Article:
That put us down at the stream level and some sections of open running.  The turns were a little greasy, but, the ground was flat and you could really get the cranks spinning through here.  The there was a short steep run-up followed by several twisty off-camber turns....that were muddy.  The run would pack my cleats and more than once I had trouble clipping in.  Not really a problem as I'd have to throw an outrigger for the next turn that came up fast.  Through these trees it leveled out again, but now we had to contend with an icy sweeping turn on the road.  Lots of guys were going into this one with one leg out for balance.  Past this we were back at the start with three laps to go.

One particular section that bothered me was the long, twisty section in front of the pit area.  By the third lap this section was deeply rutted, peanut butter mud that sapped my energy. Running a 42x19 made it hard to get on top of the gear and several times I'd have to run most of this 100 yard section.  Mental note: my running on it.  Riding this section would have been better, if I could.  However, if I blew a corner all momentum was gone and it was time to run.  Did I mention running sucks and I'm not very good at it?

Through the peanut butter one last time, over the bridge and to the run-up.  I'm with a couple guys that all seem to have fresher legs than me. They sprint up the hill like a couple gazelles being chased by a hungry lion.  My only hope is to ride smart and minimize mistakes.  They caught me on the run-up, but, I got one on the descent and the other on the muddy turn.  The fast open section is coming up and should be interesting.  The gaps don't change much and we go into the last run-up with me in front. They both take the hill faster and I lose my position.  On the chase, I get a little power to the legs, but, it's not enough to close the gap.  I end up in 12th place in the Masters 2/3/4 category.  My best finish to date in this new found obsession called Cyclocross.

Additional photos by DKEG

Wednesday, November 25, 2009


ATTORNEY: Doctor, before you performed the autopsy, did you check for a pulse?
ATTORNEY: Did you check for blood pressure?
ATTORNEY: Did you check for breathing?
ATTORNEY: So, then it is possible that the patient was alive when you began the autopsy?
ATTORNEY: How can you be so sure, Doctor?
WITNESS: Because his brain was sitting on my desk in a jar.
ATTORNEY: I see, but could the patient have still been alive, nevertheless?
WITNESS: Yes, it is possible that he could have been alive and practicing law..

Happy Thanksgiving to you all.

Monday, November 23, 2009

Rockburn Cross

While my second cross race wasn't as good (from a results perspective) as the first one, it was still a great day and a ton of fun.

Pre-occupied the day before with my new Spot frame, I didn't anguish over pre-race preparation.  After a morning filled with paperwork, I spent the rest of the day building up the new frame and playing with the belt drive.  The cross bike really didn't need any attention.  Hell, it's a single speed, short of some oil on the chain, she was ready to go for the race Sunday morning.  Now, if I were a more serious cross racer, I would have had my spare wheelset set up with different tires, just in case.  Well, not being "that" serious (and not owning a spare set of wheels), I thought the SB8's would be fine and I'd rail through the turns, just like I did at Roseryville.  Rockburn, however, is a slightly different animal.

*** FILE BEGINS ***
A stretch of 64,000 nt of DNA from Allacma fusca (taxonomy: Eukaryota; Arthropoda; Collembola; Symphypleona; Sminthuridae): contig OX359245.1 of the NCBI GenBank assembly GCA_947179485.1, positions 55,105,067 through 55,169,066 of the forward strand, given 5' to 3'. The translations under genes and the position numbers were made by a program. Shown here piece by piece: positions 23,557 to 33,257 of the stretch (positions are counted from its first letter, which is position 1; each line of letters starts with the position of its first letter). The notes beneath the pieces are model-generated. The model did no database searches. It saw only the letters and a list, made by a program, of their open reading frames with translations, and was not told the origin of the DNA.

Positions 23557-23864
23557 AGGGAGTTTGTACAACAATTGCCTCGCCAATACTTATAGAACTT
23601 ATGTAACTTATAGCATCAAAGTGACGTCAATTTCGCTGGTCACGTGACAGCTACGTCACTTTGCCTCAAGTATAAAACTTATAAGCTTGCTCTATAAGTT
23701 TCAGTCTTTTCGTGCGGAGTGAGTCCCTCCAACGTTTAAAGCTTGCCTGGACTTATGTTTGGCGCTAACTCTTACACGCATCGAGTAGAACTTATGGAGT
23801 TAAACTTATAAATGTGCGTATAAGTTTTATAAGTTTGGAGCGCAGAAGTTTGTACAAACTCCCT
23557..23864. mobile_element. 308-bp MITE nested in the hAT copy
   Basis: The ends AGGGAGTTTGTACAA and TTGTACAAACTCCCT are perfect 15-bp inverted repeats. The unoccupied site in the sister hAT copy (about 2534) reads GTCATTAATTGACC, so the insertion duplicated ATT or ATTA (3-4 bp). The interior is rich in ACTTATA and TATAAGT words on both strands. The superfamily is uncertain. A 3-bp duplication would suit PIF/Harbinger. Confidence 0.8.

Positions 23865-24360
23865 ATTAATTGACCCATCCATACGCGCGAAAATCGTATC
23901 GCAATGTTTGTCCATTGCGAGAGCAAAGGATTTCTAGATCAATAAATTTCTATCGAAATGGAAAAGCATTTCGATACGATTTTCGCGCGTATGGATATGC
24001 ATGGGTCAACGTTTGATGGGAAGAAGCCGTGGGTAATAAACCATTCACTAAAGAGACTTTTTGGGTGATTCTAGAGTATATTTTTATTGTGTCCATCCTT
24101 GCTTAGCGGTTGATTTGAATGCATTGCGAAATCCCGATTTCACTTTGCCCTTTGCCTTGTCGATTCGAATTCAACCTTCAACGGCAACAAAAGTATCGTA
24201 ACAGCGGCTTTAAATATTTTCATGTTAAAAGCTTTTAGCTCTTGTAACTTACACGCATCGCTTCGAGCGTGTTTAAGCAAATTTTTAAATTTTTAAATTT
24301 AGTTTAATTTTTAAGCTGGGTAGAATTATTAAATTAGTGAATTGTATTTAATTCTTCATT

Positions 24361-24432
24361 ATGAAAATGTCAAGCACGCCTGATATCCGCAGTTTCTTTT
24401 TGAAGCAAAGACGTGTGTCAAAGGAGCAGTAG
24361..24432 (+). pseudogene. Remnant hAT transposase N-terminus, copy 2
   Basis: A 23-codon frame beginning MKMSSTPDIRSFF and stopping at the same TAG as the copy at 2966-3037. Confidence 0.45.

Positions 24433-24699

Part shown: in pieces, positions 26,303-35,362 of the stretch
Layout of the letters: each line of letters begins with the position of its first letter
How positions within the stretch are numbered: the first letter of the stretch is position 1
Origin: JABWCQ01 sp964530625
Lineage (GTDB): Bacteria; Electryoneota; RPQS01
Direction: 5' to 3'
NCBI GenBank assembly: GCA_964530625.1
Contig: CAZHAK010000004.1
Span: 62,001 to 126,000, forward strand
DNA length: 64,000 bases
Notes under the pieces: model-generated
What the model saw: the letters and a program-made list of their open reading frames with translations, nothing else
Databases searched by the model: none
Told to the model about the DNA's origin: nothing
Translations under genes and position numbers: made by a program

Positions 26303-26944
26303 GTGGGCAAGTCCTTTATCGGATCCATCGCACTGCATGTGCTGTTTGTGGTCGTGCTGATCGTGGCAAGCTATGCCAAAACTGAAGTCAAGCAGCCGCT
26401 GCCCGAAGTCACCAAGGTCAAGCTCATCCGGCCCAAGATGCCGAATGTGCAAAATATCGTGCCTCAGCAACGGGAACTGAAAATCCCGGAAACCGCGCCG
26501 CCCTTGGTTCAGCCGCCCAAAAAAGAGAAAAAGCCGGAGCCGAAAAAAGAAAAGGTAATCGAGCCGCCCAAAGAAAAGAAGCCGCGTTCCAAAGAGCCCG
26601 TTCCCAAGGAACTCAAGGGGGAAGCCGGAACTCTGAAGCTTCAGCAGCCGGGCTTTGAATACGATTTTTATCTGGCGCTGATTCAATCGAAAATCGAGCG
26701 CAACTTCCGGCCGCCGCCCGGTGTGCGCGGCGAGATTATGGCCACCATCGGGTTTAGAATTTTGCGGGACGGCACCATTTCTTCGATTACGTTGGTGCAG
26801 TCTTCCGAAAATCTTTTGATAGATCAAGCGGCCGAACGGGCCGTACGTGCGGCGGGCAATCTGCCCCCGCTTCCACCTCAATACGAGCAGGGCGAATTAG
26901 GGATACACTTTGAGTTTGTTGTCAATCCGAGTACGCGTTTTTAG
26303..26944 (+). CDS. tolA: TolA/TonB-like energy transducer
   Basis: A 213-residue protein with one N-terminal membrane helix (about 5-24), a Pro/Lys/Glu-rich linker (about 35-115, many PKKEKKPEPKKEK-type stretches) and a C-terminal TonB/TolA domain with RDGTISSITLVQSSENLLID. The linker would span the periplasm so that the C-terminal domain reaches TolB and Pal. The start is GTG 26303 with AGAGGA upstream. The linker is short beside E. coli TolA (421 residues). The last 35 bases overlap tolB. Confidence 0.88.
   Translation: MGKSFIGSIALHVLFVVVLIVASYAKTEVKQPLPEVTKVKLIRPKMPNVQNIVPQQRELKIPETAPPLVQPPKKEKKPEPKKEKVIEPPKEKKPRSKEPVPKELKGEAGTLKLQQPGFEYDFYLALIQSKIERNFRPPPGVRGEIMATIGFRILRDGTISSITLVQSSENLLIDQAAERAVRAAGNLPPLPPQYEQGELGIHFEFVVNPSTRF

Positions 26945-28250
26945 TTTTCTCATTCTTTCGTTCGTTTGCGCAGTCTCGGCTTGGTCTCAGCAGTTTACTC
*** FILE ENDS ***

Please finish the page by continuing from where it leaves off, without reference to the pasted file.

A very tight, punchy course with soft off-chamber turns and a couple muddy sections to deal with.  The Small Blocks were not a good choice for this course and they hurt my ability to push through the turns and attack the hills.  I found myself taking turns wide or losing control all together.  One particular section was a sharp, muddy right turn followed by a short climb. This section killed me every lap.  I'd come around the turn wide and would spin the rear wheel as I tried to grunt my way up the short hill. By the last lap I realized it was faster to simply run up the section than waste precious energy trying to ride it.

I am, however, getting ahead of myself.  The morning started out great and the weather forecast looked incredible.  Sunny with a high temp around 60.  Barb and the kids didn't get motivated early enough and decided to meet me at the venue before my race at 10.  Jonathan was going to race the Lil Belgium's race at 1 and was really looking forward to his first bike race.  To think it was only a couple months ago when he required help riding his two wheeler. Now, he's entering his first race.  Makes a daddy proud.  So, I roll out solo, get lost when I got near the park and finally made it to the park by following a car loaded with cross bikes.  In the small lot I see Seibold, Gwads and Carlo.  Jonathan bums a tube off me and Carlo continues to have seatpost issues.  I kit up and head down to the registration tent, wherever that may be. A serious lack of signage didn't help the rookie racers like myself.  After crossing a maze of taped off lanes, Carlo and I finally make it to registration. Number in hand and waivers signed we head back up to grab the bikes for a little spin. I dumped a little tire pressure when I saw some of the muddy tires coming off the course.  I also get a chance to walk around and see a few of the sections I'll be racing on in a little while.  This course was very different from the Tacchino course.  Less open running, tighter corners, off-chamber sweeping turns and a little mud thrown in for good measure.  Boy, I wish I had those Conti Twisters hanging in my garage right about now.  As a wise man once said, "run what ya brung", so, that was the motto for the day.  I'd make the best of the situation and in the end it really doesn't matter, I was going to have a good time.